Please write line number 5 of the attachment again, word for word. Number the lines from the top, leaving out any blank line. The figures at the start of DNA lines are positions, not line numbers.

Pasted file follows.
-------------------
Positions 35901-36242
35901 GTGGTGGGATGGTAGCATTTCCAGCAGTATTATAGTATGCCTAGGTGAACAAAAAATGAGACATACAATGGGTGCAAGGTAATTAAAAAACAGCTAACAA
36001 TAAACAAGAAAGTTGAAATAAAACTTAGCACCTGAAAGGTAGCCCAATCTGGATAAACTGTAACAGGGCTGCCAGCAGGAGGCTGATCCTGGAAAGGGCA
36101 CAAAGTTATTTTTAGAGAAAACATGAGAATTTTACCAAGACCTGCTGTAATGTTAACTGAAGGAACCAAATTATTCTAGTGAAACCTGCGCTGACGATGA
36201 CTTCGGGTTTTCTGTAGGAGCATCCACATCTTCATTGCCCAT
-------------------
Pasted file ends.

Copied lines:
36201 CTTCGGGTTTTCTGTAGGAGCATCCACATCTTCATTGCCCAT